Directed by Robby Henson
Let me make one thing clear before we start: DO NOT confuse this film with the Tobias Woolf book with the same title. The Tobias Woolf book takes place in the Mekong Delta during the Viet Nam war. This film takes place in the Cumberland Mountains of Kentucky during the Civil War. Same title, different beasts completely. However, both projects take their title from a verse in the Bible, which provides the timely confusion.
During the Civil War, a Union Army Captain (Chris Cooper - Matewan, Lonesome Dove and the upcoming John Sayles film, Lone Star) leads his rag-tag cavalry troop up a misty creek in the Cumberland Mountains of Kentucky. Their missionto replenish their depleted food supplies by any means necessary. They come across a small, remote farm worked by Sarah Anders (Patricia ClarksonThe Untouchables, The Dead Pool), a proud and defiant woman whose husband is away fighting with the Confederate Army. She harbors an intense hatred for the Yankees who dug her infant daughter out of the community graveyard, for being part of a Confederate family. Sarah and her young son (Will Lucas) attempt to hide their dwindling food supply and remaining livestock but the men continue their search until they have stolen everything.
Before the soldiers can leave, Newt (Huckleberry Fox yup, thats what the credits say), the youngest soldier, is accidentally wounded and the unit holes up at the farm. While the soldiers grow anxious and restless in the this environment, the Captain is reminded of his own farm and the family he was forced to leave behind when he joined the army.
The close quarters of the farmhouse force Sarah and the Captain to interact as they care for the injured man. Slowly, they begin to speak, not as enemies, but simply as people.
This is a very strange story that you realize as somehow odd but you cant quite put your finger on why until the end credits when its revealed that it is in fact a true story that happened yet the Rebel mother told her young son to never tell anyone, which he didnt until well into the twentieth century to a folklore archivist, probably from his deathbed. With that knowledge you start to realize that although what youve just seen is not a fully fleshed out narrative, it is an incredible parable for just what happens to a handful of people in the backwoods of Kentucky when the reasons for war break down for all the right reasons.
Pharaohs Army is a story of the passions that tore a nation apart, of personal wars waged away from the battlefield, of uncertain and divided loyalties and of what happens when people attempt to transcend the cruel circumstances of war.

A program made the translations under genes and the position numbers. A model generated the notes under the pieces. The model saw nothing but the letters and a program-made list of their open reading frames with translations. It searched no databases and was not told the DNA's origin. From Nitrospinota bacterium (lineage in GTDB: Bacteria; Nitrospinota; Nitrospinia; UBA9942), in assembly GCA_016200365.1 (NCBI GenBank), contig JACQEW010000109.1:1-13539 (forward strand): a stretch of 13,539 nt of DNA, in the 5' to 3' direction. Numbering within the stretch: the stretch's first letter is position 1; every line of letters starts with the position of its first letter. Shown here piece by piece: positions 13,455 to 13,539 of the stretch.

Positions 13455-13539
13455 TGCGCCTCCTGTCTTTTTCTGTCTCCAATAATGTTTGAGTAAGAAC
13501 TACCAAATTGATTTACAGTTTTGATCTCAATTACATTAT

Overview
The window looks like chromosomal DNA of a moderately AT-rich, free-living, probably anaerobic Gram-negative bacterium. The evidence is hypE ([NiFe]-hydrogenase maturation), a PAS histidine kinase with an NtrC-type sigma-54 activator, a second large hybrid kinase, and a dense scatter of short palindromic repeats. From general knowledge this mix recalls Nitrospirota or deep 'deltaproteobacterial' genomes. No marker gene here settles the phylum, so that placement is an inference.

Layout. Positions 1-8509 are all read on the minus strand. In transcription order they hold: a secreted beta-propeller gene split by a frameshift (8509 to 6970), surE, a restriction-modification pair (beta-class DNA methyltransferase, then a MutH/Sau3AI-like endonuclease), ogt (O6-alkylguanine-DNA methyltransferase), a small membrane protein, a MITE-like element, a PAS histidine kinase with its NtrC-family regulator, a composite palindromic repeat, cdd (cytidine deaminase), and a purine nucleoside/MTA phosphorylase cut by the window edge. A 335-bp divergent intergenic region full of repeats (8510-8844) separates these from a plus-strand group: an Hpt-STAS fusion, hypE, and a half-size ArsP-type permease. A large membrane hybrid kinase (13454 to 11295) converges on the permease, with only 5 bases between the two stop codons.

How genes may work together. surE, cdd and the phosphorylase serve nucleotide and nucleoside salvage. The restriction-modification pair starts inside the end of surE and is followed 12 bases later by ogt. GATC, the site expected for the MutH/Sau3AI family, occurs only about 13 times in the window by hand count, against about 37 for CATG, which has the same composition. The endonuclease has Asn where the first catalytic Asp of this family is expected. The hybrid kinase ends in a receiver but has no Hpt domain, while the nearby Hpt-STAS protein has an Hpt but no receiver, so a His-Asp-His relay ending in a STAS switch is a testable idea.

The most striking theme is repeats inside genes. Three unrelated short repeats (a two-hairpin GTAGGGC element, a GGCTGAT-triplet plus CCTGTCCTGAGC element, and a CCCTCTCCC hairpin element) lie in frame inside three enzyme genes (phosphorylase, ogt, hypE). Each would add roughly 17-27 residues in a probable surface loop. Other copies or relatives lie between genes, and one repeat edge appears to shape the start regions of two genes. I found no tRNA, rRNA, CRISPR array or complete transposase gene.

SIDEBAR: Native son renders Kentucky
Shot in the ruggedly picturesque Cumberland mountains of Kentucky, Pharaohs Army is a film of haunting beauty. The brooding sky, barren trees and muddy farmyard provide a stark backdrop to the range of emotional conflicts that the characters encounter. Asked about the visual feeling imparted by the film Henson replies, "The look we were after is that kind of dark, dense, moody Kentucky spring. For the most part when we were shooting the weather cooperated. But some days when it got too sunny, we would have to move inside."
Being a native to the area, Henson found the community incredibly supportive of the project. "Les Rousey, the man whose farm we shot on, was there everyday helping to make us feel at home. Local car dealers let the actors use their cars. Even the National Guard came out in support. They lent us tents, equipment and a forklift to help us get out crane shots."
In addition to garnering aid from the community, Hensons native status gave him a special closeness to the project. Of this bond Kris Kristofferson says, "Robby having lived here and having a feel for the hills and the people gives it that much better of a chance of having an authentic feel. You dont often see a scriptat least I dontthats that literate, and holds up all the way through. It [Pharaohs Army] doesnt deal in stereotypestrite notions of Yankees and Rebels, for example, and about the relations between slaveholders and slaves."
The inspiration for Pharaohs Army came from a piece of Kentucky oral historya tradition rooted as much in myth as it is in fact. Through the film, director Robby Henson rewrites a little known legend told by Harry Caudill, the author of several books including Night Comes to the Cumberlands. This retelling of tales is the basis of the oral tradition, something Henson has always been intrigued by:
"Ive always been attracted to the way that Kentucky history turns into myth," says Henson, who along with making films about Southern culture has lectured and taught extensively about the subject. This project was different for Henson however. Not only was he making the leap from documentary to feature, his focus now was on the intimately personal aspect of war:
"On a documentary, you work with a smaller crew, but with this picture, we had a crew of about forty people. The logistics of working with that many can be more stressful, but its all for the same thing. Im just trying to tell a story."
"I see Pharaohs Army as a film about a very private civil war which happens far removed from the American Civil War. A bunch of people discover what their loyalties are and what price they will pay for those loyalties."
Robby Henson is a Kentucky native with ancestors on both sides of the Civil War. He has made five documentary films about Southern history and culture. Trouble Behind, a film on the history and impact of a Southern race riot, won First Prize Awards at the Documentary Festival of New York City and the Louisville Film Festival. His other titles include: Spalding Gray: A Life in Progress, Blood Memory and Roads Home. His work has been seen on PBS, the BBC and at film festivals in Ireland, France and Australia, as well as the Seattle (95) and Montreal (90) Film Festivals. Pharaohs Army is his first narrative feature.